Former national boxer Wakaabu needs repair

The 52-year-old former Olympian Godfrey Wakaabu

What you need to know:

The 52-year-old former Olympian, nicknamed “Uncle” and “Teacher” through the 80s and 90s and whose fans and foes filled the MTN Arena, to marvel at his stylish boxing, wanders in the same ghettos many of his fans and colleagues live, but his drugged lifestyle and abject poverty created a huge wall between him and his boxing family.

If boxing greatness is all about medals, whoever knew Godfrey Wakaabu would comfortably tell you that the silver he won at the 1991 All–Africa Games Cairo, Egypt being the only major medal he has, contradicts his genius.

“He deserved much more,” many confess. 
Yet that ironic history isn’t Wakaabu’s biggest worry. For over two decades, Wakaabu has battled demons that knocked him off being Uganda’s most gifted boxer of his generation to almost a nobody.

The 52-year-old former Olympian, nicknamed “Uncle” and “Teacher” through the 80s and 90s and whose fans and foes filled the MTN Arena, to marvel at his stylish boxing, wanders in the same ghettos many of his fans and colleagues live, but his drugged lifestyle and abject poverty created a huge wall between him and his boxing family.
“Is he still living?” some wonder. “I last heard of him when he was in prison.”
For more than 10 years now Wakaabu, a father of three [some say six] has no phone, no address, no job. In Kisenyi, he hangs around the same people whose lives are equally wasted.

He was never the fatty fellow but you can count his chest bones at mere sight, because he is emaciated by the substances he loves almost as much as he loved shadow boxing. He is addicted.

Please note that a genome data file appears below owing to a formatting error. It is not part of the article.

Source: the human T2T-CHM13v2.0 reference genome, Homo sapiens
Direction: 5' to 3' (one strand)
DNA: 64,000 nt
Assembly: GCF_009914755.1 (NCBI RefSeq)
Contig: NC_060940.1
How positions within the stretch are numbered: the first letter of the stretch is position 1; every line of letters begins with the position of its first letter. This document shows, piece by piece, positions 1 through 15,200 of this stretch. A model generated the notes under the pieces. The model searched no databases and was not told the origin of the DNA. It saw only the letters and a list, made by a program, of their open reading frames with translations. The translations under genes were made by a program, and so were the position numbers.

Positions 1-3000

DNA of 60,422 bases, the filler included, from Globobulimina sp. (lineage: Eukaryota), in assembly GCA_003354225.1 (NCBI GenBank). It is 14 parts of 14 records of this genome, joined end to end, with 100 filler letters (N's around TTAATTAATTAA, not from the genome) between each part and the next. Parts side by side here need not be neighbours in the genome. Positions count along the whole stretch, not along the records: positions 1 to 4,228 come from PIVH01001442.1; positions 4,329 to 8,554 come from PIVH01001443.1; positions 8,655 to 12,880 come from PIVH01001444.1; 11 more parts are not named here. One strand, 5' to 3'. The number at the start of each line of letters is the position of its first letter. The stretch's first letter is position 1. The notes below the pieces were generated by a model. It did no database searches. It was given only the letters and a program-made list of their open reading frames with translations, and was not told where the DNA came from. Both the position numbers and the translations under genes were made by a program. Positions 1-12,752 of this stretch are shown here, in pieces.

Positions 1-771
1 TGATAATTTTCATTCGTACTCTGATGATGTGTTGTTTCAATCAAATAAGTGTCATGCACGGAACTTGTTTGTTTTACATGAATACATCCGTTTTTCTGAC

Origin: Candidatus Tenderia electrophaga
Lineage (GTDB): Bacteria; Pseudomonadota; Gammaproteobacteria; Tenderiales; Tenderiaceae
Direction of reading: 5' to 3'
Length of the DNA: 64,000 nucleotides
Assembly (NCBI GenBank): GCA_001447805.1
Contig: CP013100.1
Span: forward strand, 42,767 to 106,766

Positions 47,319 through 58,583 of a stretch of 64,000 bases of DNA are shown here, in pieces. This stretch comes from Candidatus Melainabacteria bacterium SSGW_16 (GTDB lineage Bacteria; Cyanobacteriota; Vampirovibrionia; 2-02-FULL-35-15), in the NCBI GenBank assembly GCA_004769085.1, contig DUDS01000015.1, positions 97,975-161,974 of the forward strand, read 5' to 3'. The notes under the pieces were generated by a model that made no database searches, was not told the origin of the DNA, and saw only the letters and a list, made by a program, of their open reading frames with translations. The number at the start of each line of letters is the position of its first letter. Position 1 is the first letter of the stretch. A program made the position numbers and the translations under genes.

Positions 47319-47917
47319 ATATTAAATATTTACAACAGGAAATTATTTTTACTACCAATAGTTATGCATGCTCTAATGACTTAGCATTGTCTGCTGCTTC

He has not lost his memory and speaks with vivid nostalgia, yet facing the press he denies having health problems. But much later he confesses he sought psychotherapy.

“The problem is lack of transport funds, ‘’ he told Daily Monitor. “Can you imagine we walked to Butabika [National Referral Mental Hospital] every week to get medicine during the lockdown last year?”
Lukiya Nakasi, women chairperson Muzaana Zone, Kisenyi, agrees but notes that the gains of walking 24km to and fro die whenever Wakaabu returns to the same toxic environment where no one tells him “stop sniffing that deadly fuel.” Or “drop that tot pack.”

Ibrahim Kizito


Even then, defeating addiction is a marathon, not a sprint. And relapsing is part of the journey.
“Wakaabu is our friend and it’s absurd he can’t give up the drugs,” said Nakasi, who has been Wakaabu’s fan since the late 80s. “We first took him for treatment alongside my two brothers, who eventually abstained but Wakaabu failed. But we still hope he can change. He’s not beyond repair.”

Wakaabu thanks Andaman Daku, the Netherlands-based boxer and trainer, who has never given up on his friend. He said: “I want to help him but he must want the change.”

Ibrahim Kizito, a former KCCA striker nicknamed Kizotafor his thunderous shot, led the hunt for his brother in the ghettos. He said: “That change can only come when he’s in a residential rehab. So we need some little help to have him admitted to Butabika.”
Sources at Butabika said treatment at the general ward is about Shs10,000 per day or Shs300,000 per month. But Kizito prefers the private wing, which costs about Shs900,000 per month. Kizito, who pays for Wakaabu’s meals, wants him admitted for about six months, which will cost about Shs6m.

He is the only family member who can locate Wakaabu at will yet it took him four hours to get him on Saturday. The family is using Kizito’s mobile +256751463858 to raise support for Wakaabu.
[email protected]

Welcome!

You're all set to enjoy unlimited Prime content.